________________ CM . . . . Volume XXII Number 15. . . .December 11, 2015


Fire and Glass. (Keepers of the Vault).

Marty Chan.
Richmond Hill, ON: Clockwise Press, 2015.
125 pp., trade pbk. & ebook, $10.95 (pbk.,), $8.95 (ebook).
ISBN 978-0-9939351-5-2 (pbk.), ISBN 978-0-9939351-6-9 (ebook).

Grades 7-10 / Ages 12-15.

Review by Tara Stieglitz.

***1/2 /4


The next day I searched for Dylan in the schoolyard. No sign of him outside. I didn’t peg him as a keener, but he might have gone into the library to get some studying done. I headed into the school. Too early for classes to begin, the main corridor was deserted. At the far end, one of the locker doors appeared to be bulging. As I walked closer, the blue paint on the metal door began to blister and burn, turning black from the edges in.

My stomached lurched from a stench that now wafted in the air. The entire hallway reeked of rotten eggs and old Chinese takeout. The door turned completely black except for the stencilled outline of a word: “Trapped.”


Kristina Mah has been having a tough time. Her dad recently left her and her mom on their own, and they’ve had to move from their house in the suburbs to a small apartment in the inner city to save money. The worst of it is that Kristina, right in the middle of grade nine, has had to leave her old school and all her friends for a rundown inner city school where she knows no one. And to top it all off, she’s pretty sure her new school is haunted. Kristina sees ghostly images in the SmartBoard, the school has a whole fourth floor that no one is allowed to enter, and someone seems to be trying to send her a message, begging for help. When Kristina befriends Dylan, another social misfit, the two of them begin to investigate the strange occurrences at their school. Then Kristina accidentally releases a mischievous Djinn, and she and Dylan have to work together to recapture the Djinn in the vault-like room that appears to be where the fourth floor of their school should be.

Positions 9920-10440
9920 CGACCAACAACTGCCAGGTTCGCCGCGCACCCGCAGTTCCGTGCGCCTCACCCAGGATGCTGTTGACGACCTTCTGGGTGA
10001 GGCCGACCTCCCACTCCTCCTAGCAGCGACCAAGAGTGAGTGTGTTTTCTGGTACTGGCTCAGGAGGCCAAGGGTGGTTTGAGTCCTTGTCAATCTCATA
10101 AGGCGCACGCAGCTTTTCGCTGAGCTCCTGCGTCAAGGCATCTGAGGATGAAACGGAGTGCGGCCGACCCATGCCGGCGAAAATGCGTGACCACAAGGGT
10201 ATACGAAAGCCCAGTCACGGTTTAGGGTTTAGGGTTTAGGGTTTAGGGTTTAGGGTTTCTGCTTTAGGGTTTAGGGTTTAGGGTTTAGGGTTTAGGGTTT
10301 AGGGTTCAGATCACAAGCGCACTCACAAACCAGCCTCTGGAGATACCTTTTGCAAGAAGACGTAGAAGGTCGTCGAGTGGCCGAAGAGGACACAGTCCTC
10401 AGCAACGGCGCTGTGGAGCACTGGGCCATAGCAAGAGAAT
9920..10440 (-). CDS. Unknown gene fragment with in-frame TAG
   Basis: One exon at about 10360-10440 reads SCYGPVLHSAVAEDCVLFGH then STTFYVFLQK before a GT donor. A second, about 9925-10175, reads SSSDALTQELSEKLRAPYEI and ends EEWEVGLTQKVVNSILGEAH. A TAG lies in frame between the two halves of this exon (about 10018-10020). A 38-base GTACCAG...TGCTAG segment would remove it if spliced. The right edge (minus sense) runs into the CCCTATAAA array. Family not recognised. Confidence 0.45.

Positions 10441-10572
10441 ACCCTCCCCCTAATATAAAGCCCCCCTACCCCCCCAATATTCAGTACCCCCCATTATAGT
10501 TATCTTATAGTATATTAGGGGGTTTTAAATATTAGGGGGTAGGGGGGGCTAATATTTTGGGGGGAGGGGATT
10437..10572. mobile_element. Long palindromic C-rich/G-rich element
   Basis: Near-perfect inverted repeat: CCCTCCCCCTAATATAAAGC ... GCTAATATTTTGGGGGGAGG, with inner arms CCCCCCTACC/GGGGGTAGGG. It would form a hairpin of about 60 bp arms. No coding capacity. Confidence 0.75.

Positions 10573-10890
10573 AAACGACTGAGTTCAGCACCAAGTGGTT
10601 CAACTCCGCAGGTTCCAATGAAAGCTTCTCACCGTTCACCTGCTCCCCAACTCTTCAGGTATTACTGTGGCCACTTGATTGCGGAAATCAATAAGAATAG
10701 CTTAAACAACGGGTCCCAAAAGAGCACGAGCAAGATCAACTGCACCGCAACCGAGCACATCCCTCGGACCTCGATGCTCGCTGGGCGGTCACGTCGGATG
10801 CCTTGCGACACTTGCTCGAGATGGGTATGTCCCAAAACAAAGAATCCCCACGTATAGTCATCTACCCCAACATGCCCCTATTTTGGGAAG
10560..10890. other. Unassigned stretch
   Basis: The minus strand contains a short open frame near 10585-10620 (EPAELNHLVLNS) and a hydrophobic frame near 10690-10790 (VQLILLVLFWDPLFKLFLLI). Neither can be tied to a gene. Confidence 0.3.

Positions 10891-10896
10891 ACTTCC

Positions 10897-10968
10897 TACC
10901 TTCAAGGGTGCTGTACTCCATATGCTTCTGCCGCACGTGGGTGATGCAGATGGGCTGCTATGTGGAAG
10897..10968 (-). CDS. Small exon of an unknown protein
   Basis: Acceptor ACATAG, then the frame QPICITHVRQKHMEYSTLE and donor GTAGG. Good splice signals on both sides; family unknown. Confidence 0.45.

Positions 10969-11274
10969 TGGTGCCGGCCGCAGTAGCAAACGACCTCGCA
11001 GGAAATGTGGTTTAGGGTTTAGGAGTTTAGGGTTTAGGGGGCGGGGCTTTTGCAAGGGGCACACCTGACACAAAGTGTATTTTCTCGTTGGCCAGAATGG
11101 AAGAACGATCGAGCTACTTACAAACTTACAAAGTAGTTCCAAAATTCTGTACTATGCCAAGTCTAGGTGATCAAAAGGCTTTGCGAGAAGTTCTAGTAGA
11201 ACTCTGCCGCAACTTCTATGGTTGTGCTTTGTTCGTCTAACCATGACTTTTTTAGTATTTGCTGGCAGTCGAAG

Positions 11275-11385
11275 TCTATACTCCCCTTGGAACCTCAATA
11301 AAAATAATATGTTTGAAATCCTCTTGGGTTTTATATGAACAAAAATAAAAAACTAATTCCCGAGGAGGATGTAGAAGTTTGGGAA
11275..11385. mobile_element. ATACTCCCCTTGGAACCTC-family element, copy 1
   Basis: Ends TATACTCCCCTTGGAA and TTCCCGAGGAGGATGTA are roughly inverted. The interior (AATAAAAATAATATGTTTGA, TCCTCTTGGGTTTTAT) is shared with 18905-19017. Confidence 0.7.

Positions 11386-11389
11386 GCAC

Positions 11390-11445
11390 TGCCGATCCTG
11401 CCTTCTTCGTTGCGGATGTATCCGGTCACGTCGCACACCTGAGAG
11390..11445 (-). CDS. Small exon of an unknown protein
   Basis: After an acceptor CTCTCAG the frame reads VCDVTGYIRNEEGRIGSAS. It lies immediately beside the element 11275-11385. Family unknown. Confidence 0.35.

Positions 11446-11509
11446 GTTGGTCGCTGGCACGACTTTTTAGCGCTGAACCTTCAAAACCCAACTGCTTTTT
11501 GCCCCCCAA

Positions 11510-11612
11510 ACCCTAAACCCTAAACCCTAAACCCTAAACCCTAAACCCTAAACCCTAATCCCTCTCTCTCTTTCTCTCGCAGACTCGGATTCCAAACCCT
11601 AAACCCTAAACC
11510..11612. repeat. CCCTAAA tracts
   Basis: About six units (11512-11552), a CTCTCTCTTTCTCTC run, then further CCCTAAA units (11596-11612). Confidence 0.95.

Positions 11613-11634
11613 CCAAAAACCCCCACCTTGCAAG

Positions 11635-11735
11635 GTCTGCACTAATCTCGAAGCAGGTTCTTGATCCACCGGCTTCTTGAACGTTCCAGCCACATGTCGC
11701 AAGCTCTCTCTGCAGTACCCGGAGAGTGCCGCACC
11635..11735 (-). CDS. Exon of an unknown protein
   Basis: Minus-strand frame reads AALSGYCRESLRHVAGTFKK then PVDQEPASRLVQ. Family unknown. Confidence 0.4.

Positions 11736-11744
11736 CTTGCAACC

Fire and Glass is fast-paced and suspenseful, with enough creepy parts to give it a mild horror thrill. The book is the first in a series intended for readers who read below grade level. Like many of that genre, the language is easy to understand, and the story is highly engaging. The book is also published in a typeface that is intended to be dyslexia-friendly. Fire and Glass would be a good choice for a struggling reader, but it also makes an enjoyable read for any fan of fantasy.

Highly Recommended.

Tara Stieglitz is a librarian at MacEwan University in Edmonton, AB.

To comment on this title or this review, send mail to cm@umanitoba.ca.

Copyright © the Manitoba Library Association. Reproduction for personal use is permitted only if this copyright notice is maintained. Any other reproduction is prohibited without permission.
Published by
The Manitoba Library Association
ISSN 1201-9364
Hosted by the University of Manitoba.

CM Home | Next Review | Table of Contents for This Issue - December 11, 2015 | Back Issues | Search | CM Archive | Profiles Archive

Updated: October 17, 2014 (hsd)